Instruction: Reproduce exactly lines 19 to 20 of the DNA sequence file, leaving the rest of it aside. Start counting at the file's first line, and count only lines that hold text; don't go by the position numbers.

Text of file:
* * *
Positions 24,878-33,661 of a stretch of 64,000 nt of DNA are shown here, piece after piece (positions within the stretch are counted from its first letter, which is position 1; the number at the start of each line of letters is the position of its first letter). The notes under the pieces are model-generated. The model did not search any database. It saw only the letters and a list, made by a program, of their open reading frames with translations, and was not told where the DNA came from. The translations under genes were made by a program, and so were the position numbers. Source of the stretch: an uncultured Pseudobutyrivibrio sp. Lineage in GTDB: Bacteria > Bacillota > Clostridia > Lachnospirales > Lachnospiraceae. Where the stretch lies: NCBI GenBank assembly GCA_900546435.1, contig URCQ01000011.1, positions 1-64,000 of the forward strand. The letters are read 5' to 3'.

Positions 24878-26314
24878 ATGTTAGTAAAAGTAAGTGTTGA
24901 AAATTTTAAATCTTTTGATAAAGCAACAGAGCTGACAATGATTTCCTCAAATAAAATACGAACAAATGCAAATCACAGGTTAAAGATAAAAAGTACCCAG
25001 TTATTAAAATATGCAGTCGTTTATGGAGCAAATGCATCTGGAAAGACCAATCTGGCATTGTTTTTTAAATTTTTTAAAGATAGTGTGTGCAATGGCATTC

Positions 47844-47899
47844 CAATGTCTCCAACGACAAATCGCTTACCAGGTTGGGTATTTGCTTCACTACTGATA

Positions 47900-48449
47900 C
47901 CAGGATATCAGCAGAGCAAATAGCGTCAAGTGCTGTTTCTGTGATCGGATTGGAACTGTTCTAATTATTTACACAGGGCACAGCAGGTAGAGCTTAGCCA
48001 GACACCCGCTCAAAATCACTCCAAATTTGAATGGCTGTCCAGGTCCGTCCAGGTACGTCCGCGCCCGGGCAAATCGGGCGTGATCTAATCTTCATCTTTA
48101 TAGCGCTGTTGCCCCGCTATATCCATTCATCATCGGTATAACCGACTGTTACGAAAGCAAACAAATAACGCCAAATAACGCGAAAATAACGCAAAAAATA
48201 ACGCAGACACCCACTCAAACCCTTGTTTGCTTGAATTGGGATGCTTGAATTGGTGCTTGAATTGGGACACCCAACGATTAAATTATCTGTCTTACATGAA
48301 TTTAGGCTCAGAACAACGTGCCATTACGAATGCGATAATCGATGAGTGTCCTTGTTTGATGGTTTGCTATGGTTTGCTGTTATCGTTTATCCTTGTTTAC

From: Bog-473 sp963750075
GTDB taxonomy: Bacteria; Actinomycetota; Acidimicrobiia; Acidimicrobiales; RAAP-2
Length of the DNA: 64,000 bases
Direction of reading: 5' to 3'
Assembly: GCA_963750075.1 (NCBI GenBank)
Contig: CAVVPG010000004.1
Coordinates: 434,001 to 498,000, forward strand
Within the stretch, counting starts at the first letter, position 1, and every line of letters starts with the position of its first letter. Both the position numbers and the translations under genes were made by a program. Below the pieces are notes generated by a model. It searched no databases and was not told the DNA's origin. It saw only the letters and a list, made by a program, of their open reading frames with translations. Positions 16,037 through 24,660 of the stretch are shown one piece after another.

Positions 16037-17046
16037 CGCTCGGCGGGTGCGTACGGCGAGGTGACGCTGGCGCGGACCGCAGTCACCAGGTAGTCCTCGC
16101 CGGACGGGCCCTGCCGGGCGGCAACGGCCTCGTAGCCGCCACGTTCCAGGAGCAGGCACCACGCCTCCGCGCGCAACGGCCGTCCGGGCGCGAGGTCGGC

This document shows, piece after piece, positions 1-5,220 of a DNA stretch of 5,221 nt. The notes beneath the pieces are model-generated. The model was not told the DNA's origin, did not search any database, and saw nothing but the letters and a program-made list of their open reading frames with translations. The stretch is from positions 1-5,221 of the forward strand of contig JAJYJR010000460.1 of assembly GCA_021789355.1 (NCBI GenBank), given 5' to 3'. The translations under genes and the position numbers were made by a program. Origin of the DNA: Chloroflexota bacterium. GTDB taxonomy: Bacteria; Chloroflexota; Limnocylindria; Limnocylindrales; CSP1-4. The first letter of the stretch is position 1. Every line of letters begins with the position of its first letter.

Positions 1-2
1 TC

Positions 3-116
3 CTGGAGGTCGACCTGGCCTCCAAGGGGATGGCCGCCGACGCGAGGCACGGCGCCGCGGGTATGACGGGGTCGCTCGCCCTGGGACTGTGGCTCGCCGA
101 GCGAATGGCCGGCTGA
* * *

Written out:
Assembly: GCA_963750075.1 (NCBI GenBank)
Contig: CAVVPG010000004.1